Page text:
Performative Disciplinarity in Alternate Reality From Foucault to McKenzie and Beyond
For Foucault, discipline was a subtle form of power that coerced the body in order to control its movements, attitudes and moods. A disciplined body was thus a body trained for the production of specific corporeal operations; it was docile because its life energies had been channeled in such ways as to increase economic utility and decrease non-regulated assignments of energy, political disobedience included. For Jon McKenzie, it is performance that takes the place of disciplinarity in the 21st century. Seen as an ‘onto-historical formation of power’, performance refers not only to techno-organisational efficiency but to excessive performance, too. Unlike the disciplinary regime, which prompts compliant displays of normative behaviour, performance adopts the norm by means of transgression and produces playful, hyperactive subject-actors in the process.
By focusing on AR games – games that transcend the ‘magic circle’ and ‘leak into’ reality – this paper asks the following question: can the existential amplification found in play be seen as the next echelon in the performance-indexed formation of power? The framework for examining this possibility is based on the interpenetration of positive and negative freedom found in AR games, which, although pervasively present in all areas of life due to the ubiquity of mobile computing, conform to Huizinga’s definition of play as an activity that proceeds according to the rules freely accepted and outside the sphere of necessity. Since positive freedom is freedom accept the necessary obligations, while negative freedom, which is the cornerstone of neoliberalism, is freedom from all restraints, AR games can be seen as stand-ins for positive freedom. In examining the relationship between chief AR components: extreme engagement, tight feedback loops and striated goals, this paper seeks to reflect on the possibility of a disciplinarity derived from ‘freedom’ and excess, rather than from restrictive channeling and constraint.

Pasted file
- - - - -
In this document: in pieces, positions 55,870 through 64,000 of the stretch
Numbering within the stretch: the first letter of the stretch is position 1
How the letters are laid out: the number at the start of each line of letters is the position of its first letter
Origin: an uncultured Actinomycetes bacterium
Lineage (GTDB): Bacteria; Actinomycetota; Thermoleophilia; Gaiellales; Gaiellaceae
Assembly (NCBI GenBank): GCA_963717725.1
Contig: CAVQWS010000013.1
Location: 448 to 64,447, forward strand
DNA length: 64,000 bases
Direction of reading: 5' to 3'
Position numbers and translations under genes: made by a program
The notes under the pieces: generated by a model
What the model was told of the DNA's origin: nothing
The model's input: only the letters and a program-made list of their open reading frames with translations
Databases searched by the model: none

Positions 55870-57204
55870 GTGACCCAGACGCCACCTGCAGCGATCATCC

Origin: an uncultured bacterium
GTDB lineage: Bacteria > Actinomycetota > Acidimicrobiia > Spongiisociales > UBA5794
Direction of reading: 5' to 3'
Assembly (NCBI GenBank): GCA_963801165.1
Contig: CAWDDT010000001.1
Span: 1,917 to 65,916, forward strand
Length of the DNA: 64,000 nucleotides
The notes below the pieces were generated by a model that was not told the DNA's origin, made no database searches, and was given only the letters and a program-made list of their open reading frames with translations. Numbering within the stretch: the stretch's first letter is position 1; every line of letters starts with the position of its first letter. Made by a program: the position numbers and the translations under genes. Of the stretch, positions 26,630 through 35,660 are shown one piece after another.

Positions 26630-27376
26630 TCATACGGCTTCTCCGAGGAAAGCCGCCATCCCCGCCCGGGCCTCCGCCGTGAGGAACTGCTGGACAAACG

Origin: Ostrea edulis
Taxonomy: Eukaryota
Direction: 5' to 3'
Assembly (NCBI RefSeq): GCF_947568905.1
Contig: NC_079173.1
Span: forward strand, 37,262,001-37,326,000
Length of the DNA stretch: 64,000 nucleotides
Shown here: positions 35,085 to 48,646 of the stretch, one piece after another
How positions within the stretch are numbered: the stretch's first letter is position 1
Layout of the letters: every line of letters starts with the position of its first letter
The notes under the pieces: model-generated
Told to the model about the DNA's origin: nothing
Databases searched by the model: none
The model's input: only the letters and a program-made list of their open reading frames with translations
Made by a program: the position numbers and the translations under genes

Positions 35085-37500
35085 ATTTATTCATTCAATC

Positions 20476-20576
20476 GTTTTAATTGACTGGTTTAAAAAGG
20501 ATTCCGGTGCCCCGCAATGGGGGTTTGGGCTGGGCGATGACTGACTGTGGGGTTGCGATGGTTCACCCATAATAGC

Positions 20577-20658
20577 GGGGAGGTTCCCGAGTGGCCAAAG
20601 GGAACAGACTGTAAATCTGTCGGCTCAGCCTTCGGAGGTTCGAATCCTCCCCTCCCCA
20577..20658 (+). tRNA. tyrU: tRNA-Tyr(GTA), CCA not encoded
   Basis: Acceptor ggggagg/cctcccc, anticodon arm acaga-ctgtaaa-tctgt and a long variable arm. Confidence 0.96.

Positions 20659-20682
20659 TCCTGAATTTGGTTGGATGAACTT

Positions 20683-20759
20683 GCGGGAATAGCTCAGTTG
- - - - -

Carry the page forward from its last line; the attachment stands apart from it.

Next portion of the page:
Natasha Lushetich is an artist and performance scholar. Having received her PhD in 2011, she is currently Lecturer in Performance and Visual Cultures at the University of Exeter, UK. Natasha’s research focuses on intermedial practices from the 1960s onwards, art in social context, cultural performance and questions of identity and ideology. She is a regular speaker at international conferences and has published with Performance Research, TDR, Text and Performance Quarterly, Babilonia, Theatre Journal and The Total Art Journal; her work has also appeared in a number of edited collections. Natasha is currently working on two monographs, Fluxus the Practice of Non-Duality (Rodopi) and Interdisciplinary Performance Practice (Palgrave).